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Figure 6. SrHV1 and SrEV1 derived small RNAs analysis. (A) Size distribution and abundance of small RNAs matching the SrHV1 and SrEV1 genomes. (B) 5′-terminal nucleotide composition among the SrHV1 and SrEV1-derived vsiRNAs. The x-axis represents the length distribution, and the y-axis shows the percentages of nucleotides constitute of G/C/A/U in the 5′-terminal of the vsiRNAs. (C) The vsiRNA profiles distribution among the SrHV1 and SrEV1. The vsiRNAs derived from the positive and negative strand of the viral genome were indicated above and below the line, respectively. For SrHV1, the 21-nt vsiRNAs arising from the genomic and antigenomic strands were shown in green and red bars, respectively. The 22-nt vsiRNAs matching the genomic and antigenomic strand were represented by purple and blue, respectively. For SrEV1, the 21-nt and 22-nt vsiRNAs arising from the genomic and antigenomic strands were indicated by green and purple bars, red and blue bars, respectively. The x-axis indicated the length of the SrHV1 and SrEV1 genomes, respectively. While the y-axis in SrHV1 and SrEV1 separately represented numbers of reads matching to the genomic and antigenomic sequences of the two viruses.

Because gene silencing is mediated by argonaute proteins, which bind to small RNAs to induce the degradation of RNAs that complement small RNAs, the composition of the small RNA 5′ nucleotide is preferred by special argonautes (Wilson and Doudna, 2013). We found a clear preference for the U base at the 5′ nucleotide residues of both the SrHV1 and SrEV1 vsiRNAs of all sizes, especially for vsiRNAs of sizes 20-, 21- and 22-nt (Figure 6B). The 5′ nucleotide preference of these vsiRNAs was consistent with the high abundance of U bases in the SrHV1 and SrEV1 genome.

When exploring the polar distribution of SrHV1 and SrEV1-derived vsiRNAs, we found that the vsiRNAs in sizes of 21 and 22 nts originated from SrHV1 and SrEV1 were heterogeneously distributed along the sense and antisense strands of the virus genomes. Some regions of hotspots in, which produced more vsiRNAs, were located in the 5′ and middle genome regions of SrHV1 and in the 5′ region for SrEV1 (Figure 6C).

Small RNA data indicated that the vsiRNAs were generated from the genomes of SrHV1 and SrEV1 by Dicer, acting on dsRNA replication intermediates, and were bound by argonaute proteins; thus, we can conclude that the two viruses were targeted by the host gene silencing mechanism, an antiviral immune response exhibited by many fungi.

Discussion

In this study, we characterized a complex virome from a hypovirulent S. rolfsii strain and identified diverse viral segments using high-throughput transcriptome sequencing. Some viruses discovered in our analysis were nearly full-length. These detected viruses might belong to viral species within the families of Benyviridae, Endornaviridae, Fusariviridae, Hypoviridae, and the proposed family “Fusagraviridae” and show similarities to other unclassified LeV-HKB-like and CThTV-like dsRNA viruses and unclassified alphavirus-like and ourmiavirus-like +ssRNA viruses. We conducted RT-PCR, genomic PCR and Sanger sequencing analyses using specific primers based on the obtained fragments to confirm the origins of our viral sequences. Positive amplicons were produced from only RNAs extracted from the S. rolfsii strain by RT-PCR but not by genomic PCR, confirming that the viral sequences represented non-integrated RNA virus sequences. To the best of our knowledge, this is the first report of a comprehensive analysis of viral diversity in a hypovirulent S. rolfsii strain. Thus, our results represent a step forward in exploring S. rolfsii mycoviruses and provide insight into screening the mycovirus potential of S. rolfsii controls and understanding the mechanism of S. rolfsii hypovirulence.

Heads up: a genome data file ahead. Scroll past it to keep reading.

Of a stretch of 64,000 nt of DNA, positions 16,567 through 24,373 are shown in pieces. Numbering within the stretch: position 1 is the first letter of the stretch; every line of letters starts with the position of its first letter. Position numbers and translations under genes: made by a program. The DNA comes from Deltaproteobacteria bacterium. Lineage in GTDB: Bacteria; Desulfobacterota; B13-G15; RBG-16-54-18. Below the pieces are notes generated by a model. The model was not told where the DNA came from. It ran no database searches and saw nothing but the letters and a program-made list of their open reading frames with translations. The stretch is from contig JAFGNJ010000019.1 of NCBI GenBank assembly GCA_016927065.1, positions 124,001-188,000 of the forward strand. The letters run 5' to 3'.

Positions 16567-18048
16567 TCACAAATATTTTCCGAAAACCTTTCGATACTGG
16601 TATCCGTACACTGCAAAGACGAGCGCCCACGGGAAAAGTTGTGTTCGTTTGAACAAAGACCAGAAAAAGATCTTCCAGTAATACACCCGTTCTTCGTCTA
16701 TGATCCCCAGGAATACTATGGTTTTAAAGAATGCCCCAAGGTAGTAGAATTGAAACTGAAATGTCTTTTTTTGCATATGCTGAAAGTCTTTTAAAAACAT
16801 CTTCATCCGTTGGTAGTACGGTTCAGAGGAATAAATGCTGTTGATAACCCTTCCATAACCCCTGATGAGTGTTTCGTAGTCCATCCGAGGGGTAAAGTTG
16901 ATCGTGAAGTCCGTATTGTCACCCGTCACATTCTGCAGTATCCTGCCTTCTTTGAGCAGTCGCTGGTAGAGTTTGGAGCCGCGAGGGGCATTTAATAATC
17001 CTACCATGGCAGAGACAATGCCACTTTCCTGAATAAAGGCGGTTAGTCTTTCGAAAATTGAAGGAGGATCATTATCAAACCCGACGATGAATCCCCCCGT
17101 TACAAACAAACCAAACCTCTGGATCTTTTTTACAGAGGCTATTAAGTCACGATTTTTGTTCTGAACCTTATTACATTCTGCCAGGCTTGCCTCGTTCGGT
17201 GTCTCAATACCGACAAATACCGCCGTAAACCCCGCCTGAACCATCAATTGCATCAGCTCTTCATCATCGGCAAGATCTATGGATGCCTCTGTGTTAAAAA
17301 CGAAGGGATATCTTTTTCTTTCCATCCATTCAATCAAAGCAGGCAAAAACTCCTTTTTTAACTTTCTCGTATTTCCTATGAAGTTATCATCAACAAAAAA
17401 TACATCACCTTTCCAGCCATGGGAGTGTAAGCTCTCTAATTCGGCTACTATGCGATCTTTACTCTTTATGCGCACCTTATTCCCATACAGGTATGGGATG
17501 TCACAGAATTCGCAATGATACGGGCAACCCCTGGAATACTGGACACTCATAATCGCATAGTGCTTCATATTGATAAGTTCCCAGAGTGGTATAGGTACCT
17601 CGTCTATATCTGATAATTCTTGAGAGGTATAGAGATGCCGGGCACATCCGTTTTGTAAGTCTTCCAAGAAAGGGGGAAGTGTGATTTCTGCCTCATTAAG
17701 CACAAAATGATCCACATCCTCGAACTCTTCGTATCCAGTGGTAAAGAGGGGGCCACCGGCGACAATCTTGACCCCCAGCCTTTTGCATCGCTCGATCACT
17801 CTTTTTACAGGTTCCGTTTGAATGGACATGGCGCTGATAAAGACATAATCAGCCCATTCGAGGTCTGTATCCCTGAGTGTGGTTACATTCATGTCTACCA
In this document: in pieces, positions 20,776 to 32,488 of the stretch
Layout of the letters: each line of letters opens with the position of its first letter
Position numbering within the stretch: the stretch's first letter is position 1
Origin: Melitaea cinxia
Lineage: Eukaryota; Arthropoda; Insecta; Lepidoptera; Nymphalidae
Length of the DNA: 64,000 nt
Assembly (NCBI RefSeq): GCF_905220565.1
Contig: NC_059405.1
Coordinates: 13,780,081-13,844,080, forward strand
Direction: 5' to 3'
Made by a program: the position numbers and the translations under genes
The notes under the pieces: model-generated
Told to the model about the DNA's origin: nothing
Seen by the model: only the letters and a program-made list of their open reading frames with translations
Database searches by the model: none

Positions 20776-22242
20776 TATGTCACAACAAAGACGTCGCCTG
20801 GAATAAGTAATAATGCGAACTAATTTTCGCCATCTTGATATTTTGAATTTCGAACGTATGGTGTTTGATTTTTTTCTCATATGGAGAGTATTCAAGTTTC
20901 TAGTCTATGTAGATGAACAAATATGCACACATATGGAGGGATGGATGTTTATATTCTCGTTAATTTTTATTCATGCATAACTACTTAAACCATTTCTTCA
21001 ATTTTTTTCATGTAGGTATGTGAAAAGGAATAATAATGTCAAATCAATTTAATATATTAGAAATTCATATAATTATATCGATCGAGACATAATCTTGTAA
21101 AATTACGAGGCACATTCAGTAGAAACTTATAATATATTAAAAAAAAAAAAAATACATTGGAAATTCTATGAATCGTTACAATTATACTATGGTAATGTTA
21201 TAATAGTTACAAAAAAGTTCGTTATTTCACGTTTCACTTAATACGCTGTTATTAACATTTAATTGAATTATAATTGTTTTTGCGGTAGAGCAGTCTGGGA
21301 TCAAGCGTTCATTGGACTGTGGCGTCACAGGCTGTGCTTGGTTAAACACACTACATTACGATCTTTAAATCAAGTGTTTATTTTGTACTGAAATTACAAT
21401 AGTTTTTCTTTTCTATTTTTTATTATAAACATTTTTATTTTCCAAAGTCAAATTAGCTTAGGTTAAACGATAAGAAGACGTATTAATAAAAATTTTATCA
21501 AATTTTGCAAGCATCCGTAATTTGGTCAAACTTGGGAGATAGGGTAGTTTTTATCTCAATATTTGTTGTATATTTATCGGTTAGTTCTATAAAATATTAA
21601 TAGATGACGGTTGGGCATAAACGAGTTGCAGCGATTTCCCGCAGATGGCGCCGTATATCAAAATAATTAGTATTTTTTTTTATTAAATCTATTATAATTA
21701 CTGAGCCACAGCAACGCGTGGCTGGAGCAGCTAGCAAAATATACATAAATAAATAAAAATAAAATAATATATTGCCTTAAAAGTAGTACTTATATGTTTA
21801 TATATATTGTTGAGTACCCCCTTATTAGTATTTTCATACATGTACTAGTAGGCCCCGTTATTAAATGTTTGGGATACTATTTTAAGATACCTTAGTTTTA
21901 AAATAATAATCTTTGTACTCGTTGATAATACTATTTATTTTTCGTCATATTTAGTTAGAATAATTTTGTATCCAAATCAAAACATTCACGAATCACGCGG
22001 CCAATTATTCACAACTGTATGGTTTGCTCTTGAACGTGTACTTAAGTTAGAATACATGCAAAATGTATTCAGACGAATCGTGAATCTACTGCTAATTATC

Among the identified viruses, SrHV1 was the fully cloned putative hypovirus relating to members of the family Hypoviridae. SrHV1 shared the highest sequence identity to the previously reported virus SsHV2, which was shown to induce hypovirulence of the plant pathogenic fungus S. sclerotiorum. SrHV1 shared the same genomic organization, genome size and phylogenetic grouping as two SsHV2 strains but was distinct from other members of the Hypoviridae family. Currently, two genera, Alphahypovirus and Betahypovirus, which range in size from 9 to 13 kb, are classified within the family Hypoviridae. These two genera exhibit several differences in terms of their genome size, organization and gene function, as alphahypoviruses range in genome size from 12.5 to 13 kb and contain two ORFs, whereas betahypoviruses have a smaller genome size of 9.1–10.4 kb and consist of a single large ORF that encodes a polyprotein. A UDP-glucosyltransferase (UGT) domain is present in the proteins encoded by betahypoviruses, while alphahypoviruses lack this domain. Hu et al. (2014) proposed that in addition to Alphahypovirus and Betahypovirus, a third genus, Gammahypovirus, should be established to accommodate SsHV2. Here, the identification of SrHV1, which should be classified into the same genus as SsHV2, further validated the rationality to establish a Gammahypovirus genus in the Hypoviridae family and indicated the diversity of viruses in the Hypoviridae family. It is worth noting that the SsHV2/SX247 alone could likely leads to hypovirulence and complete loss of sclerotia production of the S. sclerotiorum host (Hu et al., 2014); thus, we hypothesize that SrHV1 induces hypovirulence in this S. rolfsii strain. However, as described in this study, the S. rolfsii strain BLH-1 was coinfected by a diverse range of mycoviruses, and we could not exclude the possibility that other mycoviruses also induced host hypovirulence or acted together with SrHV1. To elucidate the cause-and-effect relationships between individual mycoviruses and their hosts and the possible interactions between these coinfected viruses, further research with respect to the construction of full-length infectious cDNA clones and associated experiments is needed.